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ARTS, SCIENCES, LITERATURE, HISTORY, POLITICS AND
BROUGHT DOWN TO THE PRESENT TIME;
A COPIOUS COLLECTION OF ORIGINAL ARTICLES
THE BASIS OF THE SEVENTH EDITION OF THE GERMAN
E. WIGGLESWORTH AND T. G. BRADFORD.
CAREY AND LEA.
BY G. & C. & H. CARVILL-IN BOSTON BY
CARTER & HENDEE.
Entered, according to the Act of Congress, in the year 1832, by
CAREY AND LEA,
howice unknown 1- 16.4
REVELATION. Besides the exhibitions the darkness of all the heathen mytholoof divine agency in the works of nature, gies, which, on closer examination, plainly and the inward disclosures of divinity in appear to have been built up on the simthe human mind, we find among almost ple religious notions of the primitive age, all nations traditions of an immediate rev- confirming the declaration of Scripture, elation of the will of God, communicated that God has never left himself without á by words or works of supernatural sig- witness in the world. These earlier nonificance or power. The nations of anti- tions were preserved pure, and gradually quity traced the origin of their religions, enlarged, during the Mosaic period, by and even of their civilization, to the in- successive revelations to chosen individustructions of the gods, who, in their opin- als, with whom the Bible makes us acion, taught their ancestors as men teach quainted under the name of prophets, children. As a child, without the assist- from Moses to Malachi. God finally comance of others, would be incapable of ac- pleted his revelations through Christ
. quiring knowledge, so the human race, in Thus has revelation educated the human its infancy, could not have made the first race from infancy to manhood, and man, step in the arts and sciences without a dismissed from this school eighteen cenguide; and even if external nature, in its turies ago, has now only to make the light, various objects and phenomena, were a thus received, known and healing to all. sufficient guide to that kind of knowledge The evidences of this divine plan of the and skill which is necessary to provide for education of the human race, proclaimed the bodily wants of man, can it be sup- and accomplished in the Bible, are exhibitposed that this nature could set in action ed in the history of the world. (See Chrishis moral faculties, and open to his view tianity.) the world of spiritual being ? To reason, REVELATION. (See Apocalypse.). which derives its knowledge from sensual REVENUE. For the revenue of the difexperience, the world is a riddle: the so- ferent states of Europe and America, see lution of this riddle—a knowledge of God the articles on the respective countries ; and his relation to the world—could have also the Table of European States. (The been given only by God himself. What- early copies of this work have an imever knowledge man possesses of this proved form of this table after the index subject must have been received directly, of vol. v.) See also the article Tares. by oral communication, from the Deity, REVERBERATION, in physics; the act of without which he could never, or at least a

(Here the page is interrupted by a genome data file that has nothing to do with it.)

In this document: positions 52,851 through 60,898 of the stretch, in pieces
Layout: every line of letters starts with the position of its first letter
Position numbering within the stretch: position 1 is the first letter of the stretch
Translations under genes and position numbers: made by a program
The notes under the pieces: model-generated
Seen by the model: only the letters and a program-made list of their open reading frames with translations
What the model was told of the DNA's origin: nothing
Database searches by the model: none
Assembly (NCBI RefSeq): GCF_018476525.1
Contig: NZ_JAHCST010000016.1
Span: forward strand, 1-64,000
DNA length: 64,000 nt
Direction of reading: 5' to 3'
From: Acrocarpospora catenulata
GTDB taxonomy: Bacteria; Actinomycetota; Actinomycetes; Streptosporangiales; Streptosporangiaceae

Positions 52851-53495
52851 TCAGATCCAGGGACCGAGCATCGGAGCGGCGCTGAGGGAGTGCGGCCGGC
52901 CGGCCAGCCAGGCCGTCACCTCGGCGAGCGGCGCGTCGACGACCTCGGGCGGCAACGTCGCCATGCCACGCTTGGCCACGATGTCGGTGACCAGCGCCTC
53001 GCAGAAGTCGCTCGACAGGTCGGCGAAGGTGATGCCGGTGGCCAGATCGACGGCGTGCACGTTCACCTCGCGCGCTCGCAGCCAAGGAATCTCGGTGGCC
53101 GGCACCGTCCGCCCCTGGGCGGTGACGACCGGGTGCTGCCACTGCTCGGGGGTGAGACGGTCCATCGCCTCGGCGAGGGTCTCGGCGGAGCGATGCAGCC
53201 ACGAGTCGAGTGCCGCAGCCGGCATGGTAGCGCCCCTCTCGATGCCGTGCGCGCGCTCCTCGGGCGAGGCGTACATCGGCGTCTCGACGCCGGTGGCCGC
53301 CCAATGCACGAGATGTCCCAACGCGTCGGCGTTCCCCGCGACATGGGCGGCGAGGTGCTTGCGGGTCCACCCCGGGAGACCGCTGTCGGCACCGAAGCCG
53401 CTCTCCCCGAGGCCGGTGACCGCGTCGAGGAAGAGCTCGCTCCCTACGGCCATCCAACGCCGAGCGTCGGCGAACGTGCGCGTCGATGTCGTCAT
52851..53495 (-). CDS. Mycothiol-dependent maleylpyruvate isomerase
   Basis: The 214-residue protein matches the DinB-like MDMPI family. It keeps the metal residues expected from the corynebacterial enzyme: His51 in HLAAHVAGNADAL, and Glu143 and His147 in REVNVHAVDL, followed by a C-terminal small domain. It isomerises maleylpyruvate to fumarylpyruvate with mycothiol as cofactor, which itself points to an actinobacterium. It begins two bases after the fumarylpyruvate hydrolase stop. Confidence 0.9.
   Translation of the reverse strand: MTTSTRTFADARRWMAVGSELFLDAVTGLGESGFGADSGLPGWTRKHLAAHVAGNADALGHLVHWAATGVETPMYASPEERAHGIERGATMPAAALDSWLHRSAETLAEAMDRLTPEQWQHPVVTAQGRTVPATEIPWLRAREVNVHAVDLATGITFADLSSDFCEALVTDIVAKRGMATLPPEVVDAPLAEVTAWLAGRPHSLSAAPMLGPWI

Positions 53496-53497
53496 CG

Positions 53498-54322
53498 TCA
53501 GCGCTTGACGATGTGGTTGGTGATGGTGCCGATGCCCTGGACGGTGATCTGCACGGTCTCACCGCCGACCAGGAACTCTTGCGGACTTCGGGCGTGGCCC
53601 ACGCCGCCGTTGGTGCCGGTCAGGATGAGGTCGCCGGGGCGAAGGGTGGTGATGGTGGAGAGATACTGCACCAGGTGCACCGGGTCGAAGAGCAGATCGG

body repelling or reflecting another after hot so soon nor so surely, have acquired its impinging on it
. Echoes are occasionit . In this revelation of himself, God ed by the reverberation of sounds from adapted his communications to the com- arched surfaces. In glass furnaces, the prebension of the beings for whose instruc- flame reverberates, or bends back again, to tion it was intended ; and we may distin- burn the matter on all sides. — In chemisguish three periods in this education of try, reverberation denotes a circulation of the human race in divine things. The Hame, or its return from the top to the earliest revelations, made in the patriarchal bottom of the furnace, to produce age, were common to the progenitors of tense heat, when
calcination is required. all people ; and their light shines through REVEREND; a title of respect given to